How Tall is the Eiffel Tower? (Plus 5 Facts to Know)

The Eiffel Tower is a star feature on the Parisian skyline. We look at the height of this iconic monument, along with some fun facts.

Jan 30, 2023By Rosie Lesso, MA Contemporary Art Theory, BA Fine Art


The Eiffel Tower has been a potent symbol of Parisian identity since the day it opened on March 31 1889. Designed by eminent French engineer Gustave Eiffel, it represented the pinnacle of modernity, reaching over the city of lights with its inimitable lattice design. It was the first tower of its kind, and went on to inspire a whole range of future city towers in the following century. Today, the tower has become an icon of Paris, symbolizing romance, beauty, a vital period in Parisian history, and the city’s role as one of the cultural capitals of the world. But how tall is it? We look into the exact height of the Eiffel Tower, along with a series of fascinating facts about the ultimate emblem of Paris. 


The Eiffel Tower Is 984 Feet Tall (Or Maybe More…)

paris city street scene night
The Eiffel Tower lit up at night.


The official height of the Eiffel Tower is 984 feet. However, if you include the broadcast antenna that now sits at the top, the entire tower measures approximately 1,083 feet. It recently had an upgraded antenna installed in 2022, which is six feet taller than the one it replaced. This means the entire monument is now the tallest it has ever been!


eiffel tower word art fair
A vintage photograph of the Eiffel Tower in 1889.

In its day, the Eiffel Tower was the tallest structure in the world, stunning French society and attracting visitors from around the world. It remained the tallest building in the world until 1930, when New York’s Chrysler Building stole the title. Since then, many more towering structures make the tower seem relatively small by comparison. However, the Eiffel Tower is still the tallest building in Paris, making it visible from many vantage points across the city.


Did You Know?

eiffel tower world art fair
The Eiffel Tower during the World Fair of 1889.


1. The Eiffel Tower Was a Star Attraction at the Paris World Fair


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It was originally built to be a major attraction during the Paris World Fair, to commemorate the 100th anniversary of the French Revolution. French engineer Gustave Eiffel won a competition to build a flagship sculpture to sit at the center of the city’s world fair.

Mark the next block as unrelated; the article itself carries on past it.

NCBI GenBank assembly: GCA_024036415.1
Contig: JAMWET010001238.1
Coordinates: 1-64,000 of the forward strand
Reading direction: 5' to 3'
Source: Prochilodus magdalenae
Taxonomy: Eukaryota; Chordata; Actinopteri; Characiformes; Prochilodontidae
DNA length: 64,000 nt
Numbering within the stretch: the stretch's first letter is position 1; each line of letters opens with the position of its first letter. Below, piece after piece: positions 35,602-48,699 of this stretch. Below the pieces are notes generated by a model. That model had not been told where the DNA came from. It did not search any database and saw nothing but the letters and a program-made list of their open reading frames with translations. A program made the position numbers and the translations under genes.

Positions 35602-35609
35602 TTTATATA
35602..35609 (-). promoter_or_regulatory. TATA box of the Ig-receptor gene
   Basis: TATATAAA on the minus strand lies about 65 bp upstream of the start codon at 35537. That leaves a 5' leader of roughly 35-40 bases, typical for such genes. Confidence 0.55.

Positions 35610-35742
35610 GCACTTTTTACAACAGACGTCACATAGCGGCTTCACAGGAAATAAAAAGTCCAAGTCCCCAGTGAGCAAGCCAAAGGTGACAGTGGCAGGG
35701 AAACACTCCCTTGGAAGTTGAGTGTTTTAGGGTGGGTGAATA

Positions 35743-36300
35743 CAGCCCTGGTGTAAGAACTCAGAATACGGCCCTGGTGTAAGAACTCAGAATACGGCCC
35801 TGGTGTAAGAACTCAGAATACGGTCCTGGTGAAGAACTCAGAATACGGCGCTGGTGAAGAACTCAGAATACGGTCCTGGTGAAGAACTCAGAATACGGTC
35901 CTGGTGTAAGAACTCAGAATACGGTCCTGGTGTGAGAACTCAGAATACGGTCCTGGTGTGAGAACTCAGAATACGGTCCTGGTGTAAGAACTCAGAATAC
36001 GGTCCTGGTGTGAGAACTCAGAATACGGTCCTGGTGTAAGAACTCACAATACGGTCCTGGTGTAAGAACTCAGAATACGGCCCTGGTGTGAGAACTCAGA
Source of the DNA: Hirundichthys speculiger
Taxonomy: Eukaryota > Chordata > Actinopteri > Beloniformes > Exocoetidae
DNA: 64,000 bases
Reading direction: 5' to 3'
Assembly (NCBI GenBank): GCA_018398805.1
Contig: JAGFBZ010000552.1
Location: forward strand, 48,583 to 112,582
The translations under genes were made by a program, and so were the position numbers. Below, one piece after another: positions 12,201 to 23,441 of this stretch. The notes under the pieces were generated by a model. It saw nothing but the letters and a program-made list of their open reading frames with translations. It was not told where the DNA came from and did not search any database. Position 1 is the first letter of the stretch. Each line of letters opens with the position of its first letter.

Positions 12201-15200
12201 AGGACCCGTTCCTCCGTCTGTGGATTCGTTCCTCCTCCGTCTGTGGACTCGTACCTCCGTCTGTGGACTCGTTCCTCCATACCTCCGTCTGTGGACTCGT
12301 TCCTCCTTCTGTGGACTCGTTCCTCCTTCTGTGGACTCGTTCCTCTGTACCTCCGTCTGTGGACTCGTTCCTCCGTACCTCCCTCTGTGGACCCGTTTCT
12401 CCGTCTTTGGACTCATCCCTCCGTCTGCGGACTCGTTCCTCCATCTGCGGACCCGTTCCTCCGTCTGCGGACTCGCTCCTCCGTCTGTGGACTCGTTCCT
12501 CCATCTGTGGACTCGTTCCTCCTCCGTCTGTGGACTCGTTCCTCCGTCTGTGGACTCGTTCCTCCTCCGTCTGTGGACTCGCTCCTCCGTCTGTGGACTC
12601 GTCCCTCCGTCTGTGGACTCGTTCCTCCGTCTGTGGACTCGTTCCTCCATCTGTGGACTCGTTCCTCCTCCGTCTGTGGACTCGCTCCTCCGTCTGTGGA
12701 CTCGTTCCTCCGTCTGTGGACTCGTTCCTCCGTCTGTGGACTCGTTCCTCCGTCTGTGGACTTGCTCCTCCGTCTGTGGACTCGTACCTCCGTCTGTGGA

2. It Was Supposed to be Temporary


In fact, the French Government had given Gustav Eiffel a 20-year permit to use the land. After that time, Eiffel was to return the land to the city of Paris. This means officials could have destroyed his beloved tower. But in 1889, Eiffel saved his masterpiece by working with military authorities to convert the tower into a giant radio mast, with a large antenna at its summit. Since then, the Eiffel Tower has continued to act as a radio transmitter with an important historical role.


3. Initially, Many Parisians Hated the Eiffel Tower

eiffel tower opening paris
Crowds gather at the base of the newly opened Eiffel Tower.


Some questioned why it was even built at all. The harshest critics were mystified, arguing that the tower’s dominating presence and experimental lattice design was at odds with the classical city. The most outraged members of the public used the words “confused and deformed,” “hideous,” “tragic” and “diabolical” among many others to describe Eiffel’s avant-garde modernist design. Some even protested at the base of the tower, lobbying for its removal.


4. It Was a Symbol of Modernity

robert delaunay orphist cubist paintings paris
Robert Delaunay, Eiffel Tower, 1911, via Guggenheim Bilbao


Gustav Eiffel saw his tower as the quintessential symbol of its time, representing modernity and scientific advancement. He called his masterwork a symbol of, “not only the art of the modern engineer, but also the century of Industry and Science in which we are living.” Many modernist artists agreed, and made paintings featuring the tower as the stirring symbol of a new age, most notably the Cubist and Orphist painter Robert Delaunay.


5. It Is the Most Visited Fee-charging Monument in the World

paris eiffel tower restaurant view
A view from one of the Eiffel Tower restaurants.


Every year, around 7 million visitors make their way to the legendary monument, where they can see three different levels, accessible by elevator. The lower two levels both house popular restaurants which offer striking views out to the city of Paris beyond. 

Author Image

By Rosie LessoMA Contemporary Art Theory, BA Fine ArtRosie is a contributing writer and artist based in Scotland. She has produced writing for a wide range of arts organizations including Tate Modern, The National Galleries of Scotland, Art Monthly, and Scottish Art News, with a focus on modern and contemporary art. She holds an MA in Contemporary Art Theory from the University of Edinburgh and a BA in Fine Art from Edinburgh College of Art. Previously she has worked in both curatorial and educational roles, discovering how stories and history can really enrich our experience of art.